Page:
- The vitamin D tablets were super-thoughtful, because, unbeknownst to me, people with vitamin D deficiencies are more susceptible to severe cases of COVID. Vitamin D can help boost your immunity, especially with regard to ‘viral pathogens that attack the respiratory system’ (according to my online research). So those tablets weren’t just helping then, they were preventative care for the coming days. And, who has enough vitamin D in the winter when it’s dark half the time? I should have been taking vitamin D before my ‘Stuck in Norway with COVID’ experience.
- Finally, the chocolates. They were what propelled me into this long reflection about care packages and the message they send. Those caramel-filled treats don’t really have anything to do with getting or staying healthy – or do they? I’ve realized that the care package is really there for the whole person, mind and body, and that something a little frivolous like a caramel-filled chocolate confection is a mood-lifter. Here’s how that happened for me: I was sitting at the desk looking at notes from a meeting and thinking about writing a report that needed to be created. My mind was drifting and I wasn’t getting it done. I was frustrated with my inability to focus. I saw the chocolates on the desk and decided to take a break. I bit into one of them and it was instant gratification – the sweet chocolate and the slightly salty, very gooey caramel inside. I crammed it into my mouth, most unladylike (hey, I was all alone there!) and still got caramel all over my fingers, most notably on my wedding ring. This made me laugh out loud, because it was like I’d reverted to toddler eating habits, and for some reason, the spell of frustration was broken. I was back to being a reasonably smart, reasonably effective person is a slightly strange situation, and I gave myself permission to be less than strong.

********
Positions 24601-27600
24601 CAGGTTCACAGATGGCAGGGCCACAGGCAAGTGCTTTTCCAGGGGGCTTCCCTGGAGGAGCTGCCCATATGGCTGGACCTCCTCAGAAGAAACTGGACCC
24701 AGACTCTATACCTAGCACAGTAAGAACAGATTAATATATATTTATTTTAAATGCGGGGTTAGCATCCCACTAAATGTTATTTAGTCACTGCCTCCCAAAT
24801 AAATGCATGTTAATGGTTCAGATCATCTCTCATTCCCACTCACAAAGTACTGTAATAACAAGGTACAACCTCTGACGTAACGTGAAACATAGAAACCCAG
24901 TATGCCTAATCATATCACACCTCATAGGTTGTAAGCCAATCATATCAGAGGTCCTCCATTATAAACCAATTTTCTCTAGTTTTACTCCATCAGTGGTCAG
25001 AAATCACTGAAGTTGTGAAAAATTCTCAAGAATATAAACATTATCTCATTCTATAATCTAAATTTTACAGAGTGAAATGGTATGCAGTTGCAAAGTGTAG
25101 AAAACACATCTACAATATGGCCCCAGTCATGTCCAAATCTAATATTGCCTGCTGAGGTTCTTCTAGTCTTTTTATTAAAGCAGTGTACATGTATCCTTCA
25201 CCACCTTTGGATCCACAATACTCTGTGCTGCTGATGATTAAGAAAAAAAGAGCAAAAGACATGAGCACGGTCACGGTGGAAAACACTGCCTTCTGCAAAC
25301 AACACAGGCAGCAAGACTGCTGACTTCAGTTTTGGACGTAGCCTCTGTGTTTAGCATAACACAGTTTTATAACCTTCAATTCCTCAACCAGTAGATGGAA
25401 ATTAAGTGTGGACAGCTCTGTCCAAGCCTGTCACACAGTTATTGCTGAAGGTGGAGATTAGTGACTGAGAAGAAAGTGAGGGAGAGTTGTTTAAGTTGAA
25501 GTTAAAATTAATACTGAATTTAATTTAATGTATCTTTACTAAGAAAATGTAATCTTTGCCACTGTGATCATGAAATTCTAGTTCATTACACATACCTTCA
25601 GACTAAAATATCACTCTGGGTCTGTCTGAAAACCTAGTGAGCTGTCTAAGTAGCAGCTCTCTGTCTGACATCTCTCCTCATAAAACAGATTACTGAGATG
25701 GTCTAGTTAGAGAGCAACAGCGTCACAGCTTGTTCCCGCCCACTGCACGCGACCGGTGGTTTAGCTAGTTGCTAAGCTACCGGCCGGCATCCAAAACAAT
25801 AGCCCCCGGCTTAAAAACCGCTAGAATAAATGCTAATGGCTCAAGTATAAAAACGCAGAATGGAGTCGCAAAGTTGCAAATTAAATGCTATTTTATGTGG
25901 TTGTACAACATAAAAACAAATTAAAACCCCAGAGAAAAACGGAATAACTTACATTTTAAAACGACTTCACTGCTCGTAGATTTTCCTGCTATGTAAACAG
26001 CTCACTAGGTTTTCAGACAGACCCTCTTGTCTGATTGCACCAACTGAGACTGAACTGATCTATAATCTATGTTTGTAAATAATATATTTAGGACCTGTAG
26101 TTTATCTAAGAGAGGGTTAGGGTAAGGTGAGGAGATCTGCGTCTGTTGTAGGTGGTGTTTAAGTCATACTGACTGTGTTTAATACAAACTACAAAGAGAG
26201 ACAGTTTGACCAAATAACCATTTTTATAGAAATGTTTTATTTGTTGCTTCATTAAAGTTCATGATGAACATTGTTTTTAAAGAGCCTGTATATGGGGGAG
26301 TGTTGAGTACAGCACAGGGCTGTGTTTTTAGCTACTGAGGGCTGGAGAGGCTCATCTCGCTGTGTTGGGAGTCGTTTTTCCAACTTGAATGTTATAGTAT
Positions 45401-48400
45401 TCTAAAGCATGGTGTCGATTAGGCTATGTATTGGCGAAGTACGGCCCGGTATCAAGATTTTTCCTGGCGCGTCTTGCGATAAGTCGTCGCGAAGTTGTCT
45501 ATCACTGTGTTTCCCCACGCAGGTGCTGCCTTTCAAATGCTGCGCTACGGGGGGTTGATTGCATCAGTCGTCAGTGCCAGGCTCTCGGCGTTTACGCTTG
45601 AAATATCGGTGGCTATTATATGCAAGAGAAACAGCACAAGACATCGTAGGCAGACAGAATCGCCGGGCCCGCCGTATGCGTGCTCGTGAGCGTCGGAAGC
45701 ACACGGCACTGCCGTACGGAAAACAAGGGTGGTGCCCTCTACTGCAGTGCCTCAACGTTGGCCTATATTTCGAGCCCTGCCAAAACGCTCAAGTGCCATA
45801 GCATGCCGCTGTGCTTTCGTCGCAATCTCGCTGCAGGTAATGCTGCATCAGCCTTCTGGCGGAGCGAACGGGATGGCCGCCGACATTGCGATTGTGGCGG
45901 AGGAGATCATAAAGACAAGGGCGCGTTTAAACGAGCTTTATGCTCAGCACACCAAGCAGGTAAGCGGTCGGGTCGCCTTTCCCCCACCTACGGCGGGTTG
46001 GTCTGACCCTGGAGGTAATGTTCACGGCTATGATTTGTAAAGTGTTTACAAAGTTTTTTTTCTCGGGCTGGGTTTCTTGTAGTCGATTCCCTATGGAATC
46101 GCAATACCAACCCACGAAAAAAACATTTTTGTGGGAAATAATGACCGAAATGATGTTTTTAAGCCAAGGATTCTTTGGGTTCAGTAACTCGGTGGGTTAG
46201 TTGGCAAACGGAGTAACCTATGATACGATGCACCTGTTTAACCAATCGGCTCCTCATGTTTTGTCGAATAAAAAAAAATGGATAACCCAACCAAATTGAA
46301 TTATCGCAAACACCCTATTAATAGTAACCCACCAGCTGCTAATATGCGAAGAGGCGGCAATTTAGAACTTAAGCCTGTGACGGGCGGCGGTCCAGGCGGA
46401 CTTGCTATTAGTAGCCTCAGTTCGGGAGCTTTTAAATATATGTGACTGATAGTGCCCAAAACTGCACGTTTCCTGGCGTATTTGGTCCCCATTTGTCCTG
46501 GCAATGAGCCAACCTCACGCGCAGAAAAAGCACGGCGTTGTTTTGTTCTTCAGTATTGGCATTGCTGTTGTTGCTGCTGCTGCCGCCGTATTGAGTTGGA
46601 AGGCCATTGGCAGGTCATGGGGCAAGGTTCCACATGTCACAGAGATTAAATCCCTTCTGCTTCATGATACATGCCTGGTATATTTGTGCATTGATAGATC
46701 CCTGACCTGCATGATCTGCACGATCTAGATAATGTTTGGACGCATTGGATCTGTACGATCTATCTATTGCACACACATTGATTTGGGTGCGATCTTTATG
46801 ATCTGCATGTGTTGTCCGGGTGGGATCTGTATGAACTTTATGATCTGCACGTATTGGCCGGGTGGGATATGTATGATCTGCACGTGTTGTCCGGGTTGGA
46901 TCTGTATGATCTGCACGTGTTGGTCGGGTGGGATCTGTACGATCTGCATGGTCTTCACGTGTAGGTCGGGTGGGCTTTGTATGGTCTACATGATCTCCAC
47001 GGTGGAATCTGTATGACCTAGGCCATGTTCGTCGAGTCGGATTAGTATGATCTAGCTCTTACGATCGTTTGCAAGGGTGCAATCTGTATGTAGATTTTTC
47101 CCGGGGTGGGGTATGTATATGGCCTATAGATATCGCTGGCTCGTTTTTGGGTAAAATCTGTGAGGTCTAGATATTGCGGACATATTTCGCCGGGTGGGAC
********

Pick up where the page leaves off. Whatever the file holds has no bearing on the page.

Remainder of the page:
I didn’t get a photo before I tore into the package, but here are some of the contents, strewn across the desk.
I’m going to remember the effect that care package had on me the next time someone I know needs a little TLC.
I thanked my boss profusely, of course.
So, this post is the only version of ‘Stuck in Norway with COVID’ I’m going to write, and it’s not a blues tune, but rather a hymn of gratitude. I’ve been home for over a week now, and am so very grateful: for the care package, that my COVID case was no worse than a bad flu, that my colleagues were all so solicitous, that I didn’t infect any of them I interacted with in Scotland, and that I’m back home and feeling good.
Wishing you all well!